Towards the middle of the show, I found myself towards the back of the crowd, just taking in everything from the music and lyricism to the body language between Maus and the crowd. The atmosphere of Thalia Hall was beautiful that night. The crowd was attentive and completely wrapped in Maus’ presence, bouncing and singing along with every song. It was the first time I’ve been to a show where I didn’t see cell phones everywhere recording the artist. This crowd was here to see this emotional performance and live in the moment of the night. It only added to the aesthetic of Thalia Hall’s charm and vintage feel, accompanied by Maus’ sentimental echoes and ambient tones.  

Maus did not play much off of his new album Addendum, but I believe this was a conscious decision for this tour. He played many of his classics like “Maniac,” “Keep Pushing On,” and of course, “Bennington.” He played some songs that he usually no longer performs live. He ended the night with an encore of two beautifully melancholy songs: “Do Your Best” and “Believer,” songs that would work too perfectly within a school dance scene in a 1980s film.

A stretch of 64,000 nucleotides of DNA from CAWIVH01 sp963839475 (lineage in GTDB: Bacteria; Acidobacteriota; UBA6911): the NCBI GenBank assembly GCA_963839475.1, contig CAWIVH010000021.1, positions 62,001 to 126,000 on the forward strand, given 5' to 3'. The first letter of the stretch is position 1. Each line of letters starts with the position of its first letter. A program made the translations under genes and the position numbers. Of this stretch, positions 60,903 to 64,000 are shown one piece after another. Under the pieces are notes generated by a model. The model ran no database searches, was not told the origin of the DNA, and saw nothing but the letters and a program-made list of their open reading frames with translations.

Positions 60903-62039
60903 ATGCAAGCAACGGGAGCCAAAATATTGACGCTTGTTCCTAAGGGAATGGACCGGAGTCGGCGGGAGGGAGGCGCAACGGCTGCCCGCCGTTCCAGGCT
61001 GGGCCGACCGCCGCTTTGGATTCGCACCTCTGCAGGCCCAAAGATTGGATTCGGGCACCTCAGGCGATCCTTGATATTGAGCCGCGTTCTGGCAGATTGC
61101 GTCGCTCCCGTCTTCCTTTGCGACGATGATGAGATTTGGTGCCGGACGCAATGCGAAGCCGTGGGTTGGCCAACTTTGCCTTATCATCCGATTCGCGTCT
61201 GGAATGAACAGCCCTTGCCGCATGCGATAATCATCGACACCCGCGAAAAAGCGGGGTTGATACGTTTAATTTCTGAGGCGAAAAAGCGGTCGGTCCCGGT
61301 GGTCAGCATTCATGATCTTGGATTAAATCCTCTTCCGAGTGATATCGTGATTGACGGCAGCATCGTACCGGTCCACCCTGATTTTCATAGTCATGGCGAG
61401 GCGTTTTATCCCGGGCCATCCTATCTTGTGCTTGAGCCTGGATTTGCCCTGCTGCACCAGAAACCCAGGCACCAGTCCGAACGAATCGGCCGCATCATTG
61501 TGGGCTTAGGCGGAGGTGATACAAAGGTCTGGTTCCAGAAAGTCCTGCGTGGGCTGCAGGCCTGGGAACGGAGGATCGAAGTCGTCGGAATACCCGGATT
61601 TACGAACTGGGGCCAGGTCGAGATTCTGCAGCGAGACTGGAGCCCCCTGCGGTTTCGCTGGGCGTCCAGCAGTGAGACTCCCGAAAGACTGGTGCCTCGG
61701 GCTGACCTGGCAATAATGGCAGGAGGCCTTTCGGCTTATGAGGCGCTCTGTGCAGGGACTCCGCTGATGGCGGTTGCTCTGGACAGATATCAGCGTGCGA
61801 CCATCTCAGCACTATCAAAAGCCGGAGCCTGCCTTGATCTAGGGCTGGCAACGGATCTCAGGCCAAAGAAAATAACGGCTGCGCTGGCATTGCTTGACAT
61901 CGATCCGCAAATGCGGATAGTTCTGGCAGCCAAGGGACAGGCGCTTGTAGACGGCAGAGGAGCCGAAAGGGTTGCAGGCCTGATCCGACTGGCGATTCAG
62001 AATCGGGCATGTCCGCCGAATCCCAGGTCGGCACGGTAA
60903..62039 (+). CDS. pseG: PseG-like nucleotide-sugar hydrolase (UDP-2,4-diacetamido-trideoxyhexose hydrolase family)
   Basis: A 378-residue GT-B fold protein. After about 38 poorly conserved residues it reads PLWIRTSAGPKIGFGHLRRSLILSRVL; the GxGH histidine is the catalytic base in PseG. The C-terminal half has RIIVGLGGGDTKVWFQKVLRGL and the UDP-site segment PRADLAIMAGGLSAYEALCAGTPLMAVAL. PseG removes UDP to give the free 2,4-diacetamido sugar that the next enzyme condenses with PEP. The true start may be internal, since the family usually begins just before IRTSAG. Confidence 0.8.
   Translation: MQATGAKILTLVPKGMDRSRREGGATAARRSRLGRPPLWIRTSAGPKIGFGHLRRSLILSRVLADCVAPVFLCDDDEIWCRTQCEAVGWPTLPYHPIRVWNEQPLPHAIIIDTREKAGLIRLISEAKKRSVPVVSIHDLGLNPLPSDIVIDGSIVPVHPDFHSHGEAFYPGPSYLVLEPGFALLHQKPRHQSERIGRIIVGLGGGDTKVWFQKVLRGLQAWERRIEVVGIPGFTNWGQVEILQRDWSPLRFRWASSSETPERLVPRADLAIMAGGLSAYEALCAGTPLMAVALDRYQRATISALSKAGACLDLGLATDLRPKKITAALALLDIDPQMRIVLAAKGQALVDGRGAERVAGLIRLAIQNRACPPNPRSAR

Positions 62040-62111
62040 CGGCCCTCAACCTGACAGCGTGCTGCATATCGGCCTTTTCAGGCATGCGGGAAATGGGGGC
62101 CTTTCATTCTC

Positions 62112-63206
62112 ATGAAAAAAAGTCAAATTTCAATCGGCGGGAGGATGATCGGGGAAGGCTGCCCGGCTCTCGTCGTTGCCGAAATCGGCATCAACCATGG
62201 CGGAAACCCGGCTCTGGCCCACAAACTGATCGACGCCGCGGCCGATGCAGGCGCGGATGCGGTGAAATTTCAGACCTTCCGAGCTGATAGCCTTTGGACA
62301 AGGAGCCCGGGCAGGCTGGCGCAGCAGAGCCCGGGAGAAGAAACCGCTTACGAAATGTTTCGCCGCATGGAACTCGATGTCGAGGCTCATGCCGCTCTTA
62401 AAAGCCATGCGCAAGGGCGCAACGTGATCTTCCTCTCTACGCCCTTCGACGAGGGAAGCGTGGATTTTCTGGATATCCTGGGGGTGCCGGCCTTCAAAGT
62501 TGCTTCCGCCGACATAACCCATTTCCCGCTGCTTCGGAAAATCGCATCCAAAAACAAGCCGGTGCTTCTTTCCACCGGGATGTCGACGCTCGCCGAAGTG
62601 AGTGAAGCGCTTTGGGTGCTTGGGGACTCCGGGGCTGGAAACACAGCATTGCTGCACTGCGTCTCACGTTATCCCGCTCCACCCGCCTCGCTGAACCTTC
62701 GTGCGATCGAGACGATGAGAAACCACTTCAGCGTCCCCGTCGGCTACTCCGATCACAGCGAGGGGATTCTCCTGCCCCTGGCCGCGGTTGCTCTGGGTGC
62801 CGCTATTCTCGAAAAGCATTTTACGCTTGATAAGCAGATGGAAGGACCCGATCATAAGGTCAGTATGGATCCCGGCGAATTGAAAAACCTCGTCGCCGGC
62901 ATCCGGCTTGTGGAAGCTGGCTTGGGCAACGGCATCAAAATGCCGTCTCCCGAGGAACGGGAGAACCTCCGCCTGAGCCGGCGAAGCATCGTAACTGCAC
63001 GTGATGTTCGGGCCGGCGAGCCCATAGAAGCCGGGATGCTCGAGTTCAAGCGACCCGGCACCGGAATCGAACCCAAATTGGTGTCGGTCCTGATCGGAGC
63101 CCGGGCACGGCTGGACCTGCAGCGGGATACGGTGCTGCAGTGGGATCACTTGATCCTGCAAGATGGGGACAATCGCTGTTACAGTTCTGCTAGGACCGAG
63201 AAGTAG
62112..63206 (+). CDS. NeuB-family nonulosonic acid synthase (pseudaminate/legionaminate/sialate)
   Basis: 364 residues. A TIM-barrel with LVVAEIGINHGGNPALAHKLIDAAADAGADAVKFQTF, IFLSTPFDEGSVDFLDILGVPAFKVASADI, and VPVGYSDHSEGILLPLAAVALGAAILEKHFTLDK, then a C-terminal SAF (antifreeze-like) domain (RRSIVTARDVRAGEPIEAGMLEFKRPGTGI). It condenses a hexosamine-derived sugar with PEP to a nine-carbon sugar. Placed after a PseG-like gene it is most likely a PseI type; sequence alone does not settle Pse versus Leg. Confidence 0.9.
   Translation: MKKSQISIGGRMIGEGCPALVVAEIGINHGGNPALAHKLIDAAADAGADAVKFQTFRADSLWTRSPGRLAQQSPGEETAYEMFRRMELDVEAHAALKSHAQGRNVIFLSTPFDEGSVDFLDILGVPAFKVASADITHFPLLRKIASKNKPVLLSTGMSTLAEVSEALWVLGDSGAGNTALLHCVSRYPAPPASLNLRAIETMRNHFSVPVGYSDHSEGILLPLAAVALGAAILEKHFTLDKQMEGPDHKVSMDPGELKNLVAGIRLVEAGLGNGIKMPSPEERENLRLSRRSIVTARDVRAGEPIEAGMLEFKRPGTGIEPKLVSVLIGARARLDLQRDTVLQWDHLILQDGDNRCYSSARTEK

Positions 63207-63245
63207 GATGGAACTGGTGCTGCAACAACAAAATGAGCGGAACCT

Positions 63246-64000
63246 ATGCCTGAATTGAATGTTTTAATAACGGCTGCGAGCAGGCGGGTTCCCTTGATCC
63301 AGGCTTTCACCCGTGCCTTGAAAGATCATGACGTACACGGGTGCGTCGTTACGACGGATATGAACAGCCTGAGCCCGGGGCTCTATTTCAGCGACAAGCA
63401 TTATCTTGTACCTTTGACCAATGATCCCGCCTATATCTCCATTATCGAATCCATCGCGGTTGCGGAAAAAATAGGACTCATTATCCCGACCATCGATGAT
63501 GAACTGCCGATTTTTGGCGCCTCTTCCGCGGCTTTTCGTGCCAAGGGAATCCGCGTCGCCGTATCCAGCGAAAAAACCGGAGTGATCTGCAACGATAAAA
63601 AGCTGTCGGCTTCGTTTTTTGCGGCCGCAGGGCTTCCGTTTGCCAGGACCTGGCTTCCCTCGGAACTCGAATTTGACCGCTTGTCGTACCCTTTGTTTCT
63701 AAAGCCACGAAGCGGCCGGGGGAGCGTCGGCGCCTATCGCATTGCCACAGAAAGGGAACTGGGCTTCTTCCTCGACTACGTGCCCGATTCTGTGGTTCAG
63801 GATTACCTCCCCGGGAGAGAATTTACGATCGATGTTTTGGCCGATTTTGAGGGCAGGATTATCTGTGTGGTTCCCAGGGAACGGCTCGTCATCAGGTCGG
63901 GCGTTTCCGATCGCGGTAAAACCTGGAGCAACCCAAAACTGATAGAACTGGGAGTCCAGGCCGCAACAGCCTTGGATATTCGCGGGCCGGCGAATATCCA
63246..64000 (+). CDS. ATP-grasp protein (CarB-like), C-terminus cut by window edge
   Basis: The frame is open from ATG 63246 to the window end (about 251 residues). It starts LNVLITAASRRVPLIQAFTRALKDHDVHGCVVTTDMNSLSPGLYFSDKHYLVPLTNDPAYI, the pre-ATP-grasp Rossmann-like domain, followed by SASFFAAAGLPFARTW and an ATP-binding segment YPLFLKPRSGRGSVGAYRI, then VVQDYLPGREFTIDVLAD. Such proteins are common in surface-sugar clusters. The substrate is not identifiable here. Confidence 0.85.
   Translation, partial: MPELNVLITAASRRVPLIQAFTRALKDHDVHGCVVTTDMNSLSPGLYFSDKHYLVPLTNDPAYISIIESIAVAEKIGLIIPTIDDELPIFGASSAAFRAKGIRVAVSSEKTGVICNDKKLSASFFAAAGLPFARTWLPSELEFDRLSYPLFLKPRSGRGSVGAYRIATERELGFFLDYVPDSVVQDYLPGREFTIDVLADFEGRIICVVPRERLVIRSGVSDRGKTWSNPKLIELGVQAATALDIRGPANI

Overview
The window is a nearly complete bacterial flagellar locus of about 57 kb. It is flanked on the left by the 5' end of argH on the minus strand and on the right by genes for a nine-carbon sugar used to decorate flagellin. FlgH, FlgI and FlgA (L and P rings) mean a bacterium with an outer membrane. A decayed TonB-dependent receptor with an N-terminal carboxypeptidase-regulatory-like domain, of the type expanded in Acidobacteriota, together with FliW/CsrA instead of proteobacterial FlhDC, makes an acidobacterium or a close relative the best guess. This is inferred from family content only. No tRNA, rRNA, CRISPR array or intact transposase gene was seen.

I cannot stress enough how striking this performance was. Going alone made it all the more personal and touching. It allowed me to absorb his presence and music with a more intimate viewpoint. It is very rare that a concert can move me to the point of tears but this show was something else. I don’t know if it was the whiskey that was getting to me, but goddamn I was really feeling sentimental for most of that show. I felt the way I did because of his raw performance. He was genuine. He put himself out there, just like he does at every show and that is such a contagious gesture. When he opens up, I feel like I can let go. All I can say is thank you, John Maus, for an incredible time that I won’t soon forget.